In July 2015, the National Green Tribunal had slapped a fine on the Akshardham Temple Delhi’s management for carrying out expansion without prior environmental clearance and asked a committee on revitalization of Yamuna to examine whether the expanded portion fell on the river’s floodplains.
“We refer the matter, particularly the issue whether the temple’s expanded part falls in the river Yamuna floodplain area or not and the second, whether the conditions of tribunal are complied or not to principal committee constituted for ‘Maily se Nirmal Yamuna’ revitalisation project 2017,” a bench headed by NGT chairperson Justice Swatanter Kumar said. The NGT levelled a fine of five per cent of the total cost incurred in the expansion of temple complex, located on the river bank along National Highway 24. It is an old story that I’m not following here.
Let us take up the subject – what is a flood plain? A flood plain is a flat area with areas of higher elevation on both sides that is prone to flooding. Flood plains can be very small or very large and usually are very fertile agricultural areas. When a river breaks its banks and floods, it leaves behind layers of silt that is technically known as ‘alluvium.’ This silt is made of sand, gravel, loam, silt, and/or clay, and important aquifers that are rich in nutrients. There are few rocks or other large obstacles that may prevent farming. Geologically ancient floodplains are often represented in the landscape by fluvial terraces. These are old floodplains that remain relatively high above the present floodplain and indicate former courses of a stream.
In Vietnam’s Mekong River delta, the flood plain of the Hau and Tien rivers covers more than 12,000 square kilometers (7,450 miles).The flood plains between the Tigris and Euphrates rivers are home to some of the world’s earliest civilizations and first cities; the flood plains of the Nile River have been Egypt’s center of agriculture for thousands of years. The floodplain during its formation is marked by meandering streams.
According to experts of the field – “The floodplain is the natural place for a river to dissipate its energy. Meander streams form over the floodplain to slow down the flow of water and when the channel is at capacity the water spills over the floodplain where it is temporarily stored. In terms of flood management the upper part of the floodplain (piedmont zone) is crucial as this is where the flood water control starts. Floodplains support the rich ecosystems, both in quantity and diversity. A floodplain can contain 100 or even 1,000 times as many species as a river.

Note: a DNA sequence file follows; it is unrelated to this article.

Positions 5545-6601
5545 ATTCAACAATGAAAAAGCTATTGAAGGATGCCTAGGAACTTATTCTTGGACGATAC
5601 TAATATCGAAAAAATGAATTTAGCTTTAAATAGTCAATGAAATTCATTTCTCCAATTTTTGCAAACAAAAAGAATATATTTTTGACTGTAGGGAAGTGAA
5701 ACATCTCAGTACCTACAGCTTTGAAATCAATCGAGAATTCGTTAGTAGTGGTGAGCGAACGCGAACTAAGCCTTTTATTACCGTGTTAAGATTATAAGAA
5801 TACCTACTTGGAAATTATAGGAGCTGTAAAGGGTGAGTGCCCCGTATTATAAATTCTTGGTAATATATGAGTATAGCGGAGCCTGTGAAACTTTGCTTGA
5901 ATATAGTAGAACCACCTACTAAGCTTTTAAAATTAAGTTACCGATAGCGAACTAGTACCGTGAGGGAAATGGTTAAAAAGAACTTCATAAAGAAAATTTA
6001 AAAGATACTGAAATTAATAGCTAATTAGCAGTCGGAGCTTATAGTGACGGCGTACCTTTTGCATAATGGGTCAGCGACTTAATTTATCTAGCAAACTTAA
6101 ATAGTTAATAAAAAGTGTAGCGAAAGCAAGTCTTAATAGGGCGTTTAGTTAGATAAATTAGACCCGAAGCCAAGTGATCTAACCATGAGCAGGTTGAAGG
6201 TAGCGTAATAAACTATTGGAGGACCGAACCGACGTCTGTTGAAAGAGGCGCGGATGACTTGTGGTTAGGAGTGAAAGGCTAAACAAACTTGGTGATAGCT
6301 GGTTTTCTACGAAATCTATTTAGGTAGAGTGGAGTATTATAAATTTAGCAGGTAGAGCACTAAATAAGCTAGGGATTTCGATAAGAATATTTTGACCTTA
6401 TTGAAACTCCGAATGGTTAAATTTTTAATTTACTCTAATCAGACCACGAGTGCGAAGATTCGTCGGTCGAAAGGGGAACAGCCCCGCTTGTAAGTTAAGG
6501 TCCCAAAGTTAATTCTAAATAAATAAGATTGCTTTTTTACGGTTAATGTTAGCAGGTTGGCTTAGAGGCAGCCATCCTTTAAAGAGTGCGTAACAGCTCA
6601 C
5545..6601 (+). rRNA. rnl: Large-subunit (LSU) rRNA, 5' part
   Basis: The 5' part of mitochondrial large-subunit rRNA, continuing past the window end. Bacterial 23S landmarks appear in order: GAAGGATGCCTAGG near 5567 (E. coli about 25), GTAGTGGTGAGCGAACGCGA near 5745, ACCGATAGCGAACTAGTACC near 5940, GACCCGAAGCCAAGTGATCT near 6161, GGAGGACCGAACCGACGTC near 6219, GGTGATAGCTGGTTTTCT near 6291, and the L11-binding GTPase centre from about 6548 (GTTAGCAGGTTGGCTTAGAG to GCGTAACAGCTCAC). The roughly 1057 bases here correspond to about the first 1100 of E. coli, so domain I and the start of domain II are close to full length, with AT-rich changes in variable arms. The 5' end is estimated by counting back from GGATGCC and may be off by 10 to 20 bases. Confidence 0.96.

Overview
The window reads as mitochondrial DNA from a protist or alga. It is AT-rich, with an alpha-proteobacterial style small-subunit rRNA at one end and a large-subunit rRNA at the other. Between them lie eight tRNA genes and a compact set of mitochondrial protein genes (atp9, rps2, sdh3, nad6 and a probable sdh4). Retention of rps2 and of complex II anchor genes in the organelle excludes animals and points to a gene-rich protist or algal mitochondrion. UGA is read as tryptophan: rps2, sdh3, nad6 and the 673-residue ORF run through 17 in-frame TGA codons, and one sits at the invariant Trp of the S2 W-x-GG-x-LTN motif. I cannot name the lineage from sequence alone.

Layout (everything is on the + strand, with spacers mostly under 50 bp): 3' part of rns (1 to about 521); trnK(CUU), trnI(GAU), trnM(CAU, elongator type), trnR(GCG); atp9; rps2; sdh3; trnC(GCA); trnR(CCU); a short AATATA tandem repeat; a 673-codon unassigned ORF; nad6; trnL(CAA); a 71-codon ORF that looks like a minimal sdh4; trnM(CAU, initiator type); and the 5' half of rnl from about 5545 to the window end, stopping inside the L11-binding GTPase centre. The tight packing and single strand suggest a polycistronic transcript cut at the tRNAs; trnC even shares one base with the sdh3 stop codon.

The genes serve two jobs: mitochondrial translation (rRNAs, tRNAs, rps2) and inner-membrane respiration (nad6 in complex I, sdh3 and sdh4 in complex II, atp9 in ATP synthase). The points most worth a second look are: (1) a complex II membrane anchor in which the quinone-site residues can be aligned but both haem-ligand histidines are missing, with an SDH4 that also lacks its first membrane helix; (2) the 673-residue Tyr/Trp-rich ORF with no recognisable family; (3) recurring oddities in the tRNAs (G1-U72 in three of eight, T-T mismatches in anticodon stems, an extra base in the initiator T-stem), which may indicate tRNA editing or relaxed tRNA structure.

Wetting of the floodplain soil releases an immediate surge of nutrients: those left over from the last flood, and those that result from the rapid decomposition of organic matter that has accumulated since then. Microscopic organisms thrive and larger species enter a rapid breeding cycle. This makes floodplains particularly valuable for agriculture.”
The experts believe that a flood plain is an ecosystem where many river-related functions like aquifer recharge, natural cleaning of surface waters, habitat of riparian flora and fauna, and completion of the life cycle of many aquatic species take place.
The shrinking spaces of Delhi taking its toll and Yamuna Mayya had been already reduced to dirty drain, the civilized generation is leaving no chance to allow this holy river to breathe.
The latest permission granted to the Art of Living to hold a three-day-long World Culture Festival on the Yamuna floodplains next month is just the latest example of officially-sanctioned encroachment on the Yamuna floodplains. The irony is that latest assault is going to be made in name of ‘Art of Living,’ an event to mark the organisation’s 35th anniversary. It is scheduled for March 11-13, and is expected to attract thousands of visitors from India and all over the world.
Like in politics that is an abstract art, in scientific observation that purely physical, we agree to disagree. Earlier two inspection reports were prepared – one headed by IIT-Delhi Professor AK Gosain and the second by the Delhi Development Authority. – submitted contradictory reports. While the Delhi Development Authority report said no digging work was done at the site, the report prepared Professor Gosain and his team said that the preparations on the floodplains violated the green tribunal’s January 2015 order regarding the floodplains. The ‘National Green Tribunal’ has directed a third inspection of the site after two earlier inspections.
According to this report: “The site has been cleared of all natural vegetation and consolidated with the machinery. It appears that the site has been raised with the help of JCBs (mechanical excavators)… A gigantic stage made of steel rods is under preparation that is proposed to house thousands of artists performing simultaneously. Five pontoon bridges (two on Yamuna, three on Barapullah) are under construction.”
Let us remember that a 2,000 square meter plot in Oshiwara, in the north-western Mumbai suburb of Andheri was granted to Hema Malini to set up a dance school last month for only $1029 while the market price of the same is around $10.29 million.
Ramdev had been allotted a huge patches of land to the Patanajli Yogpeeth, run by yoga guru Baba Ramdev, for setting up an orange processing plant and units for its ayurvedic products. Union transport minister and MP from Nagpur, Nitin Gadkari, guardian minister for Nagpur district Chandrasekhar Bawankule and Balkrishna of Pantanjali Yogpeeth signed an MoU with the state government on Friday which handed over 200 acres in Katol, Nagpur district, for the processing plant and 450 acres in the Special Economic Zone (SEZ) in the MIHAN region for its ayurvedic products.
That reminds me a dialogue of an English movie – “What more favors should I ask from the king?”
By Naim Naqvi